Beyond the City Limits: Rural History in British Columbia

By R. W. Sandwell | Go to book overview

Introduction: Finding Rural British Columbia

R. W. Sandwell

Rural is not a term that British Columbia historians often use in their work. As Martin Robin generalized in 1972, '[t]he geography of British Columbia, which historically relegated farming to a supplementary rather than primary component of the economic system, has severely restricted the development of extensive cultivation, checked the growth of a large rural population and hindered the emergence of a broadly shared rural consciousness.'1 Twenty-five years later, most historians of the province would still concur that evidence of a rural consciousness or even of a rural society has failed to emerge from a historiography that is dominated by mining, logging, and fishing, and theorized within the context of large-scale, laissez- faire capitalism and economic individualism. 2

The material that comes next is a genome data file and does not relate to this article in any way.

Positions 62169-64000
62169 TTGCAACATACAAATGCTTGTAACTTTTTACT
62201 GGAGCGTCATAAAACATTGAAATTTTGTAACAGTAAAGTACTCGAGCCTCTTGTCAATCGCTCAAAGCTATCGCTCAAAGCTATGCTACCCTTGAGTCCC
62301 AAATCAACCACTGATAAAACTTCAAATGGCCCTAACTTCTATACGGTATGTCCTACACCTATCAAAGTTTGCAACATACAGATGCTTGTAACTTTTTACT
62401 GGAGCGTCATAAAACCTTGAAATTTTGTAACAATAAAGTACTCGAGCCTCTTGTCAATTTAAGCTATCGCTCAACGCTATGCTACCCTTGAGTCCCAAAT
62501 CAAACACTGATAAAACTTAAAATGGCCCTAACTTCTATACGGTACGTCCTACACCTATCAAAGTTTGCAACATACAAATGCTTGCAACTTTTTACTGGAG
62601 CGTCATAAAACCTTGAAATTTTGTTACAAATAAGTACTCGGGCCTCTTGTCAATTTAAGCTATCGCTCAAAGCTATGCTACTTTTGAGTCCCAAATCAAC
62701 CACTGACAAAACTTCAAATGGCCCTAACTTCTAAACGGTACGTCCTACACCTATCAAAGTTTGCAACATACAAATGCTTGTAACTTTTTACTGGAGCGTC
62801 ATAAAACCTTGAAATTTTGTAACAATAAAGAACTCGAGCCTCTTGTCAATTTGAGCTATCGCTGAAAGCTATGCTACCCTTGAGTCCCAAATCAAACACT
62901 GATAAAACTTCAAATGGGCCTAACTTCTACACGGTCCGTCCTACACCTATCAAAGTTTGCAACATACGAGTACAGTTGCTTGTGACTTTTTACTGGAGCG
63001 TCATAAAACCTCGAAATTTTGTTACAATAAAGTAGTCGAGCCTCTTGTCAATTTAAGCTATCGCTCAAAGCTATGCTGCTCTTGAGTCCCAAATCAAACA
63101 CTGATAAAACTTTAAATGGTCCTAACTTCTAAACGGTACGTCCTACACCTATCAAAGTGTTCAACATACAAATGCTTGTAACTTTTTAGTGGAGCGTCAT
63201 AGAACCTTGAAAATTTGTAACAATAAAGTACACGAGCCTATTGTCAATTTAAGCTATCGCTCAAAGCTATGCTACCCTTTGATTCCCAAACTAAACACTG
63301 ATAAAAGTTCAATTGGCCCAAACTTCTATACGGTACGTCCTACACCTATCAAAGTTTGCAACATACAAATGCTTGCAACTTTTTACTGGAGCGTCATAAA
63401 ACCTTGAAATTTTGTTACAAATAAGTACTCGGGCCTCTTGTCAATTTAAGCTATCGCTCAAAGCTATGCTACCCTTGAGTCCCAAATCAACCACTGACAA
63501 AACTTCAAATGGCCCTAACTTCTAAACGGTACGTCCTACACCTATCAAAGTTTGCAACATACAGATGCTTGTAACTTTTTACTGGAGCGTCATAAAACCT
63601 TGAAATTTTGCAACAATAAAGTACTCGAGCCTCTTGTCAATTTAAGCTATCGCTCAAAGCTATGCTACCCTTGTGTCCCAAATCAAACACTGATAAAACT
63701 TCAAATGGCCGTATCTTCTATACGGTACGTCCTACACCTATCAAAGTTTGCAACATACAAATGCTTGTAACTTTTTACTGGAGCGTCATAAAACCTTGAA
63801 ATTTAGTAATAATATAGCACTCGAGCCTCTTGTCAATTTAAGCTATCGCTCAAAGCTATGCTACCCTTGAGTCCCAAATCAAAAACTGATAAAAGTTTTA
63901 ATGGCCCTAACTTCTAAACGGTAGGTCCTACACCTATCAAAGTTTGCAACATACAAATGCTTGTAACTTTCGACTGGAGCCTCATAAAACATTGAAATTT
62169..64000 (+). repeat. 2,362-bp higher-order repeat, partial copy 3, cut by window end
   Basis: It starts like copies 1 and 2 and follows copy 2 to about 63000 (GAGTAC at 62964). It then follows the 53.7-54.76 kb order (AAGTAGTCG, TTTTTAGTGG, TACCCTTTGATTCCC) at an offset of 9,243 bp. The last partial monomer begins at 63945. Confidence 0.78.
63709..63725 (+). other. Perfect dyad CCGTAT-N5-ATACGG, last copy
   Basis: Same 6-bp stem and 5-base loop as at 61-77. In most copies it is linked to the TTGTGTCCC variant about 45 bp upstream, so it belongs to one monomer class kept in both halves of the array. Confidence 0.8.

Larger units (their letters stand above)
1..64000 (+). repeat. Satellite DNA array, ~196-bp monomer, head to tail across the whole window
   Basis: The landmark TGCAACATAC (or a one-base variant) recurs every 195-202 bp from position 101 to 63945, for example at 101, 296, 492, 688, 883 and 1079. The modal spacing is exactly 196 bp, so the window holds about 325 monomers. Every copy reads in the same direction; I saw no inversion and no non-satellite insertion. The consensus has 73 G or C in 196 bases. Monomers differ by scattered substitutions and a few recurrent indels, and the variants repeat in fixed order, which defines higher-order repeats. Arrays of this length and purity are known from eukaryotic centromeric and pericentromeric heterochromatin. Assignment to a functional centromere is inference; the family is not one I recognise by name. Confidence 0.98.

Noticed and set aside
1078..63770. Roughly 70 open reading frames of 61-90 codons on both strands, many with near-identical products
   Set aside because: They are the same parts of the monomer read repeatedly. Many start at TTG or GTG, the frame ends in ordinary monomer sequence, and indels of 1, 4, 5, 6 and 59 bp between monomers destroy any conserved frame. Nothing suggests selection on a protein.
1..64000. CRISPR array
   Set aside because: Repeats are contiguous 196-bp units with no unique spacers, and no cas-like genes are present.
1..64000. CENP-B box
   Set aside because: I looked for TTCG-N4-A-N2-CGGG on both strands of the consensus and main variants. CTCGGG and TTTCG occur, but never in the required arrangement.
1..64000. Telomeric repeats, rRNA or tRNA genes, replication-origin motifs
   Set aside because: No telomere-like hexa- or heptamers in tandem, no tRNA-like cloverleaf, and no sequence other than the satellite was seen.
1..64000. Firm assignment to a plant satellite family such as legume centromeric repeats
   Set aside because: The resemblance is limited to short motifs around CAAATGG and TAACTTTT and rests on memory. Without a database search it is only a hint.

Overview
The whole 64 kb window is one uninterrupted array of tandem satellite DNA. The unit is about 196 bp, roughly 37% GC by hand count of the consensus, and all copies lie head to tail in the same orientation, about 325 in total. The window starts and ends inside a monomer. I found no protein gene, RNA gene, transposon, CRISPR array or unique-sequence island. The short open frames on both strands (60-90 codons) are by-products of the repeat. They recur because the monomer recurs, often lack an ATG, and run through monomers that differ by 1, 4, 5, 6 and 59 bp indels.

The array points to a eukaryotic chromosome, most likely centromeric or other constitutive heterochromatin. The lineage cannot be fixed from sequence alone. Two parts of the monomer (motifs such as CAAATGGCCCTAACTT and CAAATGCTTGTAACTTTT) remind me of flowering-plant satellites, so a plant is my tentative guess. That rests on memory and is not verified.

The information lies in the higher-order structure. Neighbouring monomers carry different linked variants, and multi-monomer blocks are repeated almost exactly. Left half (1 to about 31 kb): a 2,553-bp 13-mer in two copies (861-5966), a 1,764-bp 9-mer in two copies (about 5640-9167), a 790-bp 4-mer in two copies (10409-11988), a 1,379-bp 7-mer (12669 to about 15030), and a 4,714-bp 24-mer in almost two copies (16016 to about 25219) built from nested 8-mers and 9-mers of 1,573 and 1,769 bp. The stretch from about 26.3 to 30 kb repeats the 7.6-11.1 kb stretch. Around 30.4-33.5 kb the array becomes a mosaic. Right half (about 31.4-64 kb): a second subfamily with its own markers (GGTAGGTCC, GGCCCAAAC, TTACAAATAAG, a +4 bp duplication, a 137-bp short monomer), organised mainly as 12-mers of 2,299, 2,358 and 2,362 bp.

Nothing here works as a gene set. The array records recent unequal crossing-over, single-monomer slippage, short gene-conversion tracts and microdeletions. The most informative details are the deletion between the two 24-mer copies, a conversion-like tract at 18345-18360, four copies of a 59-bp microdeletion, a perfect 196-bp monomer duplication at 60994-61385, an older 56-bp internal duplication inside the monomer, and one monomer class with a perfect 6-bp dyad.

Silences in the historical record lend tacit support to the dominance of resource-based capitalism as the shaping force in British Columbia history. Scholarly articles concerning British Columbia agriculture have been scarce; indeed, when they do appear, they almost invariably discuss agriculture as yet another large-scale, capital-intensive enterprise. Similarly, until recently, provincial historians have shown little interest in non-Native, non-urban land settlement in the province, and the only comprehensive history of land policy in British Columbia has been out of print for years. 3 Detailed scholarly studies of populations outside of Victoria, Greater Vancouver, and Nanaimo are also few, and tend to portray ephemeral societies dominated by young men characterized by liberal individualism, cultural alienation, waged labour, and high geographic mobility. 4

The modern, industrial, and highly mobile populations described in the historical literature stand in stark contrast to the cluster of attributes that have most commonly been used to identify rural with agriculture: the family farm and the pre-industrial labour patterns of 'traditional' society. Therefore, although more than half of British Columbians lived outside of cities and large towns in the nineteenth and early twentieth centuries (see Figure 1.1), the discourse of capitalist enterprise that dominates British Columbia

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